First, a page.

So with two workshops completed, I departed to put on my penguin suit with a spring in my step and renewed confidence not only that the IFA sector&#39s future was in good hands but also that current IFAs who provide an excellent service to their clients would continue to do so, albeit without the burden of the independent tag.

Before going down to dinner I met with Giles Pidcock another director at Baxter Fensham. From his sullen expression, furrowed brow and the thundercloud hovering over him I deduced that his experience had not been quite so positive. To repeat his narrative would not be suitable because of the amount of expletives but his sentiments were as follows.

His sessions had completely demoralised him. The groups wanted to discuss ways of defeating CP121 and felt that David Severn was the Anti-Christ. They could see nothing wrong with the current system and any abuses were the responsibility of the FSA to detect.

As we congregated for dinner I discussed the contrasting findings of Giles and myself with several familiar faces. It became apparent that the mix of groups had been somewhere in between.

There was a growing feeling that there was a definite demarcation developing between those IFAs who believed independence referred to the impartiality of advice and those who felt independence related solely to the range of products on offer.

After a few medicinal drops of the Scottish elixir,I retired to bed promising myself I would remember some of the material used by the after-dinner comedian to entertain my friends.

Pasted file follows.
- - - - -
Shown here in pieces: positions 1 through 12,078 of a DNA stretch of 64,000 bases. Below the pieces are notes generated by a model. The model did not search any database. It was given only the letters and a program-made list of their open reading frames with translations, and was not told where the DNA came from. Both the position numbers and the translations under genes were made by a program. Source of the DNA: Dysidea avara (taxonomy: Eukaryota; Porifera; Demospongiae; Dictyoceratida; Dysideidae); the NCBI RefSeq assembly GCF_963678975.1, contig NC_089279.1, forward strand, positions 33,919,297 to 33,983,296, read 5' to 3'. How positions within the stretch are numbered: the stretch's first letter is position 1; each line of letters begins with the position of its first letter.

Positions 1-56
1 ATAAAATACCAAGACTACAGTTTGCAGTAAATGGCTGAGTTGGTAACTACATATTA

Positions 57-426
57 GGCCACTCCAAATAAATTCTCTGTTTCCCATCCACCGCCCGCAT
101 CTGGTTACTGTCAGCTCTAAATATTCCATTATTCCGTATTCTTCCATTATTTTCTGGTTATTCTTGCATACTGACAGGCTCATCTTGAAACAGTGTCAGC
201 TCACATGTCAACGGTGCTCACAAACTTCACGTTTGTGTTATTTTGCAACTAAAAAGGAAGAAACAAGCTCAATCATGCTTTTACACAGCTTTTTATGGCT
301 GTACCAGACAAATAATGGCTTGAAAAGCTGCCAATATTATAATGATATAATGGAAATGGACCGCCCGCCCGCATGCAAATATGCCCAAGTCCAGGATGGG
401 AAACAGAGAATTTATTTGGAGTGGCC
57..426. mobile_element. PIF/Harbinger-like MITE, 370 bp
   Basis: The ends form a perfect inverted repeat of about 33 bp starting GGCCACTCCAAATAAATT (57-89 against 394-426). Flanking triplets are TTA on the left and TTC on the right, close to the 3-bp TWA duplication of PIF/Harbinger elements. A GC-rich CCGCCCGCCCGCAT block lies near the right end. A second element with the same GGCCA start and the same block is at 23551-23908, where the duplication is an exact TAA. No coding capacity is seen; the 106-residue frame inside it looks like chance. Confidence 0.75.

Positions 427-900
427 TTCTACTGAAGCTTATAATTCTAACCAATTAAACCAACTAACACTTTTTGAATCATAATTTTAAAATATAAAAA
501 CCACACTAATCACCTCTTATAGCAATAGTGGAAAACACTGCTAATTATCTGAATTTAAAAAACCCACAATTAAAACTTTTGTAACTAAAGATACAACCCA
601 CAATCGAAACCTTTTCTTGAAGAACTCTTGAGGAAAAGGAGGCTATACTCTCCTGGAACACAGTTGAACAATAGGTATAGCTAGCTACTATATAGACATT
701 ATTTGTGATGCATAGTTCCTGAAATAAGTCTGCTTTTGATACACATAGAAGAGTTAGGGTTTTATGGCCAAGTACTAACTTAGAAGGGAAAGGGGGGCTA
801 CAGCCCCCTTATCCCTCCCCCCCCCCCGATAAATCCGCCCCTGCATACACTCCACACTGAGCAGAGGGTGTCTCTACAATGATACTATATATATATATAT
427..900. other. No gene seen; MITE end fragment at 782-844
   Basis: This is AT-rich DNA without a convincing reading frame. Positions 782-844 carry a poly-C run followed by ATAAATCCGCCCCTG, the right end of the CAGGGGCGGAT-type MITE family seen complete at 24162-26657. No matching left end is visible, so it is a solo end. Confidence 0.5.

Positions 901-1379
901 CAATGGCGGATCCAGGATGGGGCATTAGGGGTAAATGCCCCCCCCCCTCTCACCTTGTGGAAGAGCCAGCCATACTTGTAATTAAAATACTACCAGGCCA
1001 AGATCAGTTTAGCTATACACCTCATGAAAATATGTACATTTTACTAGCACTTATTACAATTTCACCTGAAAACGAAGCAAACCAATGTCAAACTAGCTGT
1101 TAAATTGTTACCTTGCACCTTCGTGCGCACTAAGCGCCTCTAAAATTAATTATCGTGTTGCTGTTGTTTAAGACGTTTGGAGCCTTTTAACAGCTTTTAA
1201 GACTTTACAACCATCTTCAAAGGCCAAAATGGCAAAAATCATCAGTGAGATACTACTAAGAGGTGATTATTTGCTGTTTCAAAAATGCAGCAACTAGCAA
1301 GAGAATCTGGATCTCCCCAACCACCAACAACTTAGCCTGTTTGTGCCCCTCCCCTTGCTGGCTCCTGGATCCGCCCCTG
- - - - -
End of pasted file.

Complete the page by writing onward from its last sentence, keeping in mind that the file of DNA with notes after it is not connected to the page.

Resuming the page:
The next day confirmed the beliefs of the night before. Two definite camps were emerging. The workshops continued to have their time divided by the topic at hand and the debate over what being an independent adviser should mean. The sound of the penny dropping for some people was distinctly audible.

Then came the defining moment of the whole summit.

After lunch all the delegates congregated for an open forum panel debate. A distinctly nervous John Lappin, editor of Money Marketing, opened it. He had been asked to read out a statement that he obviously felt was so controversial and of such magnitude that he felt compelled to distance MM from its contents.

The gist of what he said was that there would be a form of depolarisation in the future. Those that sell policies and those that provide impartial advice. As I had been the previous evening, I think he was surprised at the level of general acceptance that this would indeed be the case.

There followed an informative panel debate and a few more workshops on various topics. The real underlying issues though had already been decided. There was still a minority for whom the issues seemed too complex. There were even some people who felt CP121 should still be fought against.

The overwhelming majority, however, conceded that the proposals made sense and would benefit the IFA sector in the long run. Indeed, many of the delegates I spoke to were already some considerable way down the road of how their firm would be organised after CP121&#39s implementation.

Overall, this was an excellent event that brought together the highest quality of delegates and enabled them to put their vested interests to one side and debate the most serious issues facing financial services in the last 20 years. Whether it is repeatable is a considerable challenge.

The proposals are not perfect but they are a significant step forward. If the defined-payment system is flexible and renewal commission remains, then most IFAs will see their business flourish as part of the new IFA sector. IFAs clinging to the past will continue to shout about what is wrong with CP121. IFAs who believe being independent means being impartial need to shout just as loudly about what is right with CP121.

IFAs who believe being independent means being impartial need to shout just as loudly about what is right with CP121